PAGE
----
Literary Fiction – Are You Still Awake?

Just returned from my writing retreat at the Community of Writers at Squaw Valley.

The first panel (How Plot Works) discussed why literary fiction bores readers. Who wants to spend all that time in a character’s head if nothing’s going to happen? Say what?! Maybe they have a point.

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So the panel chatted about how to keep readers turning the pages:

  • Christina Meldrum, a former lawyer, creates tension through structure. She builds the first half of a story bell curve where the clues get more important to the story the closer she gets to the top. Something life-changing then happens at the apex.
  • Christian Kiefer does not outline or have any idea about what’s going to happen in his stories. But a writer can’t expect the reader to care more about the MC’s life than the MC does, so he does make sure his characters are on fire for something. It’s even better if there are multiple fires to complicate the story.
  • Janet Fitch said “you’ve gotta tie the girl to the tracks.” Don’t play the reader out so much that they lose interest. In scene, show character traits and then put pressure on those traits. The MC must let go of one or more traits while acquiring others to make a necessary life change.
  • Michael Jaime-Becerra uses positive tension (information that is doled out to the reader logically) instead of negative tension (information that is withheld from the reader unfairly). “The Swimmer” by John Cheever is an example of brilliantly withheld information.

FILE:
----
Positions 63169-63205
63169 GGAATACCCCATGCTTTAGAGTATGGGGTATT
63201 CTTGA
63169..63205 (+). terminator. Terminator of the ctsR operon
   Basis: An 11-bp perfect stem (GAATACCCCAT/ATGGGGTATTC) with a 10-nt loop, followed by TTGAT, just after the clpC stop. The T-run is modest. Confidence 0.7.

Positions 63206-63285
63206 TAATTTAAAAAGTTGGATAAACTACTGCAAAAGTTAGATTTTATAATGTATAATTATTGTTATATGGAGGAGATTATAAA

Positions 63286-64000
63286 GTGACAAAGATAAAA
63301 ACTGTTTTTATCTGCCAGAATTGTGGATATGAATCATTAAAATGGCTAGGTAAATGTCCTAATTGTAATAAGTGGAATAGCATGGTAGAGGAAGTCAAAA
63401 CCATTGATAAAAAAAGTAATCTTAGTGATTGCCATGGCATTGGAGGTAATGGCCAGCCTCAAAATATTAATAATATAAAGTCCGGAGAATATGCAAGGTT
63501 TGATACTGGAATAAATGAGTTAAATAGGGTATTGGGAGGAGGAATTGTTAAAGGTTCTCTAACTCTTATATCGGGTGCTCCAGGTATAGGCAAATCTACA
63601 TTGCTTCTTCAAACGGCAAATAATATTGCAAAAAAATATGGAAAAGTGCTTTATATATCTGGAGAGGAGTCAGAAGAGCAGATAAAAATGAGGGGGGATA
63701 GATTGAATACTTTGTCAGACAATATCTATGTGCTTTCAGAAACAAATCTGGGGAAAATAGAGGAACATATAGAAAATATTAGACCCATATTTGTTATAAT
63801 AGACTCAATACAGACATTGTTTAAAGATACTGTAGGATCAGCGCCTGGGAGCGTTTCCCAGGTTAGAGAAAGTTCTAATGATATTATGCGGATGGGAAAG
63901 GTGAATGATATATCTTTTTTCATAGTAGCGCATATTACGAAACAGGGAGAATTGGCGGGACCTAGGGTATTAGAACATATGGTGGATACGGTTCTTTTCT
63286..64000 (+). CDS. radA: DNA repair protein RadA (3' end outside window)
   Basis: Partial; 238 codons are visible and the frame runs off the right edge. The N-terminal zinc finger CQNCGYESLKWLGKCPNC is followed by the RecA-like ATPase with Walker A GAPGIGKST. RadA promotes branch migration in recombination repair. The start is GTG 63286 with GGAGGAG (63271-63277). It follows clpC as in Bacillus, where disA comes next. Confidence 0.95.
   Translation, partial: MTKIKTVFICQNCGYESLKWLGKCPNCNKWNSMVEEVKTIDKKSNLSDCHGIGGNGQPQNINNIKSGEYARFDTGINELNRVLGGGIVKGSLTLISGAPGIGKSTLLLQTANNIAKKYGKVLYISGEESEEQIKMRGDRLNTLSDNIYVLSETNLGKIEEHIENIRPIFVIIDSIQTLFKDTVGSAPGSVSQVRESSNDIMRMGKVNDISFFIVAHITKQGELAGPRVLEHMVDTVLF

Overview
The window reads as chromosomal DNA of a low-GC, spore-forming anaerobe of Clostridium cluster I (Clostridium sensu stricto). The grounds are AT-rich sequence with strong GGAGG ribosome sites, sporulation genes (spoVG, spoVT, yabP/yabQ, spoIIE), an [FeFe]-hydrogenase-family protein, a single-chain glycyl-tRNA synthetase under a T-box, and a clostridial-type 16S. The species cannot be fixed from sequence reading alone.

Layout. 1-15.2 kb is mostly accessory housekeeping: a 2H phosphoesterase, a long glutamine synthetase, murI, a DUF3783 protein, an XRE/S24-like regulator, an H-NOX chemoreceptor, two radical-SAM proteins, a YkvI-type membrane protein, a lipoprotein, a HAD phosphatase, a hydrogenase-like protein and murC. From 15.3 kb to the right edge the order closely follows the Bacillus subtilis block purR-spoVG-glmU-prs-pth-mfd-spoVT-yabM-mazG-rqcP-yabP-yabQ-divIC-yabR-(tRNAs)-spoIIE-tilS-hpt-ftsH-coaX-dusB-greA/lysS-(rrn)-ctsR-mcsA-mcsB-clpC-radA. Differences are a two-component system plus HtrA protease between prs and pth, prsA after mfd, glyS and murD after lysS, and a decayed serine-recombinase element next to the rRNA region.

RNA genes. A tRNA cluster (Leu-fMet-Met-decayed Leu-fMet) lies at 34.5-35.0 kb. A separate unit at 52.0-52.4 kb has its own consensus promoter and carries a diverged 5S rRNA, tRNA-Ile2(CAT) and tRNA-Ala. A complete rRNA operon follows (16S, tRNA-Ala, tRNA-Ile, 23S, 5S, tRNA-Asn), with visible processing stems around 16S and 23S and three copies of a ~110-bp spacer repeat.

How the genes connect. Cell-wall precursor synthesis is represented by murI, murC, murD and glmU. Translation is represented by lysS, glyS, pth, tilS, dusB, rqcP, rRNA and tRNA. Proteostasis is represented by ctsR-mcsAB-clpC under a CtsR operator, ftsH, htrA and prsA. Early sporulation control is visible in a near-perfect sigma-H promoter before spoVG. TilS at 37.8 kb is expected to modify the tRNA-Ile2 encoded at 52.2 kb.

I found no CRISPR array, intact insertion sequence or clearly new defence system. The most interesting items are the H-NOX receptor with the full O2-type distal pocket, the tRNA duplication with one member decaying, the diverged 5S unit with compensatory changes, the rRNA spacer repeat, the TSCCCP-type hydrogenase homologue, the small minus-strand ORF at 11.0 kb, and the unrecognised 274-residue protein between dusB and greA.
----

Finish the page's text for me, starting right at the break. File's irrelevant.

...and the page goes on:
• Fitch added that suspense is fair, surprise is a trick. Build suspense.
  • Meldrum observed that the power of perspective allows the writer to give limited information. Humans are fallible, so the narrator can’t know everything, especially about themselves.

They finished by discussing magic: how endings must be both inevitable and surprising. Sadly, writers can’t force that Eureka!” So keep your butt in the chair, keep plottin’ away, and run with it when inspiration strikes. Oh, and don’t let your readers fall asleep.

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Christina Meldrum is the author of Amaryllis in Blueberry and Madapple.

Christian Kiefer is the author of The Infinite Tides.

Janet Fitch is the author of Paint It Black and White Oleander.

Michael Jaime-Becerra is the author of This Time Tomorrow and Every Night is Ladies’ Night.

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3 Comments

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3 responses to “Literary Fiction – Are You Still Awake?

  1. OK, I’m sooo jealous that you headed to Squaw again this year and got to listen to this group. I will console myself that you are generously passing along some of their wisdom. For me, MJB’s fiction is particularly inspiring, and he certainly walks his talk. His stories are crazy good, and I love that he can make us care about the everyday concerns of regular people. I’m looking forward to more Squaw posts from you, Jill!

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